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One of my favorite magazines is Monocle. Each year they publish the ‘Monocle’s most livable cities index‘. Cities are rated on elements like safety/crime, international connectivity, the climate, the quality of architecture, tolerance and public transportation. The Top 5 in 2012: Zurich, Helsinki, Copenhagen, Vienna and Munich. No overlap with my Top 5 (NY, Amsterdam, Hong Kong, Bangkok, London), but of course my criteria as a traveler are different than as an inhabitant.
A trending topic in my direct environment is the ‘makability’ of organizations, and more specifically our own organization. I love being in big cities, and to a certain extend it helps me to compare organizations with big cities. What is the attraction of  (some?) big cities? It’s the variety. The history. The constant change and adaptation to new circumstances. The architecture, the beauty of some parks, the mix of old and modern.
Big cities also have big problems. Too many people. How to get clean water into the city. How to adapt an old infrastructure. Pollution. Can cities change? Who can influence the change? Change in cities is constant. Realizing big changes is a slow process. Local and federal governments plays a role, organizations with business in the city play a role, architects and urban planners have ideas,  and the inhabitants of the city play a large role. There is no lack of ideas for improvement and innovation in big cities. Implementation is generally more difficult. In Amsterdam the North-South metro line is a good example. The idea is simple: life in the city will be a lot easier if we connect north and south with a new metro line. After long discussions the decision to build the line was taken in 1997. 17 years later work is still in progress and it will take a while before the line is opened.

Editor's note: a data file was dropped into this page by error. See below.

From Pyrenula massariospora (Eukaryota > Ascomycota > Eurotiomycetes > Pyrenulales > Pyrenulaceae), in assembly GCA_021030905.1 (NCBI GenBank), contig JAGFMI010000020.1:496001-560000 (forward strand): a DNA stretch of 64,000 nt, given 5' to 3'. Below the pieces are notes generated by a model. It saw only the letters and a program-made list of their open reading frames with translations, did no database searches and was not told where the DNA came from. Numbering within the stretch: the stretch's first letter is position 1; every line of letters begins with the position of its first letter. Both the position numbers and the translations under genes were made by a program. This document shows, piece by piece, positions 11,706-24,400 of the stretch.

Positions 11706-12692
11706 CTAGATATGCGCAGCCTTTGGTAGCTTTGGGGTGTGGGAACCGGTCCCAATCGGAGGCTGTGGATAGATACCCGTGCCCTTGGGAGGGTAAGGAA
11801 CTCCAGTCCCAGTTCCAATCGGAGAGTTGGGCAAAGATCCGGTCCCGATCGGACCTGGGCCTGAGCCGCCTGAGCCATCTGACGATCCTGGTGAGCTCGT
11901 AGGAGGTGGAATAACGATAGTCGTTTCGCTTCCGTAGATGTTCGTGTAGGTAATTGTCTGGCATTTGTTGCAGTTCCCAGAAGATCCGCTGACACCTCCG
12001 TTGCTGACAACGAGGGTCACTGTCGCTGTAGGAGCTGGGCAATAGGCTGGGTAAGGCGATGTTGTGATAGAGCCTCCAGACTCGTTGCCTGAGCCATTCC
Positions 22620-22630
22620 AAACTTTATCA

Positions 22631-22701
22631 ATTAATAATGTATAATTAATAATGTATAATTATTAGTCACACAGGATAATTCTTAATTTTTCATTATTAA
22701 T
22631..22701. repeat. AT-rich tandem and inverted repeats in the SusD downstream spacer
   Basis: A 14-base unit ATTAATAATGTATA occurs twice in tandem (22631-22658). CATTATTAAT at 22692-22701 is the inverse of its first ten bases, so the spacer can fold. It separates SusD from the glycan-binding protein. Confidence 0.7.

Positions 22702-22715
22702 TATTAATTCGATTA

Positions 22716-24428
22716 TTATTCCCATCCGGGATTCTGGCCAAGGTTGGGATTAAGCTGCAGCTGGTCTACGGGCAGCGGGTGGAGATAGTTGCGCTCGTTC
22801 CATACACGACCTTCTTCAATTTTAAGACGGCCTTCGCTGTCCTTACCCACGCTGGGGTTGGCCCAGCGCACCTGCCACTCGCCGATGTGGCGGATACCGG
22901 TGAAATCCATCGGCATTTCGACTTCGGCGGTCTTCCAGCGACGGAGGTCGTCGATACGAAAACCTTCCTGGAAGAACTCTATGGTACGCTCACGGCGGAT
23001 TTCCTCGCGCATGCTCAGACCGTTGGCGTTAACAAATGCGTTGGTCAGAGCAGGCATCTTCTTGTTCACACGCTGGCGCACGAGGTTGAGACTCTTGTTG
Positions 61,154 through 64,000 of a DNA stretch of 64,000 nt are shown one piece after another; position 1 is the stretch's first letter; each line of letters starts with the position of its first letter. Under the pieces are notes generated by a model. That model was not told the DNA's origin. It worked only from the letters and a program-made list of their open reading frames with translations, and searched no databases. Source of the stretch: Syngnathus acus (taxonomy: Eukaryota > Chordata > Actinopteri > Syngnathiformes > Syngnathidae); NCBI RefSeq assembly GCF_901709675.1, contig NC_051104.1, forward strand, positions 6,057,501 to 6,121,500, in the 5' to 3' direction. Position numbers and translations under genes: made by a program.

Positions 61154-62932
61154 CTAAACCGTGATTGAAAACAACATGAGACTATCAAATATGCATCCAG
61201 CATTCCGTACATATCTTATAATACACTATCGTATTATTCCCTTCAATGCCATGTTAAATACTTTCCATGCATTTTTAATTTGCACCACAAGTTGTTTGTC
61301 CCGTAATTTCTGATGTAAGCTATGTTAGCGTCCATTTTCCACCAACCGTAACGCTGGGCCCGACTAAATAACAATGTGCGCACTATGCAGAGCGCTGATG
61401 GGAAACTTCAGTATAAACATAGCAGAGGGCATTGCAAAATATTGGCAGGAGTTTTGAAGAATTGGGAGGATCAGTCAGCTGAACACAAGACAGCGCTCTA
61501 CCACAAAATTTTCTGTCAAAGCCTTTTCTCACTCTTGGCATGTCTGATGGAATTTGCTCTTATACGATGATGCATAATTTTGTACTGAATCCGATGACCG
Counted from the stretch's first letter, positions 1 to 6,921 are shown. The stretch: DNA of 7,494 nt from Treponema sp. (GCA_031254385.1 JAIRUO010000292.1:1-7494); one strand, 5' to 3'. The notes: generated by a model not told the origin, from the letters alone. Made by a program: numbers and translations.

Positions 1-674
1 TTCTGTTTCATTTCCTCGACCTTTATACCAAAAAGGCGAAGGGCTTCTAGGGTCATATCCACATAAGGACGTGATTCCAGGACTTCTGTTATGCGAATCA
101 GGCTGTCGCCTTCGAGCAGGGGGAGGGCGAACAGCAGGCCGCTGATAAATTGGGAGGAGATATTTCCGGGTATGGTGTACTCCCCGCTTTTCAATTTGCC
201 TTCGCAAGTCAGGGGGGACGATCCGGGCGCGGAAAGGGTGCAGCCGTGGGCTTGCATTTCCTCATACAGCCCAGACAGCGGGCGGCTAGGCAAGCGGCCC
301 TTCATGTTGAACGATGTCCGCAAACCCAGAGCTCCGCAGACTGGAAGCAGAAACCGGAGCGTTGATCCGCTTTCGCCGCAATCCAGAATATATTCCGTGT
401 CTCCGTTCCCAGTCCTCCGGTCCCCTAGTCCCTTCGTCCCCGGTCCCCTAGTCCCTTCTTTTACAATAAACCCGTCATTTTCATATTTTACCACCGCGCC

If we compare the organization with a big city, you see wish lists as follows:

Wouldn’t it be nice if:

  • Traffic would flow easily through the city, without obstacles
  • All young people in the tram  would offer their seat to the elderly
  • All shops would be open 24/7
  • All bicyclists would stop when the traffic light is red
  • Everybody would be honest, so that we do not need police
  • All foreigners are received with open arms by the locals
  • There would be no favela’s and everybody would have clean drinking water and electricity
  • Young families would stay in town
  • All schools have the same quality
  • And so on….

A nice but totally unrealistic list. The city council knows it can only influence so much. Choices have to be made and fortunately the big cities are like living organisms: their inherent capability to adapt is very big.
A metaphor is luckily only a metaphor, but it helps me to see the required changes in our organization in a different perspective. The next question is: what is the list of criteria for “The Most Livable Organizations Index’?

Wikipedia: list of urban areas by population

Dutch translation of this blog post here.

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2 thoughts on “The Future of HR, part 21: The Organization as a Big City

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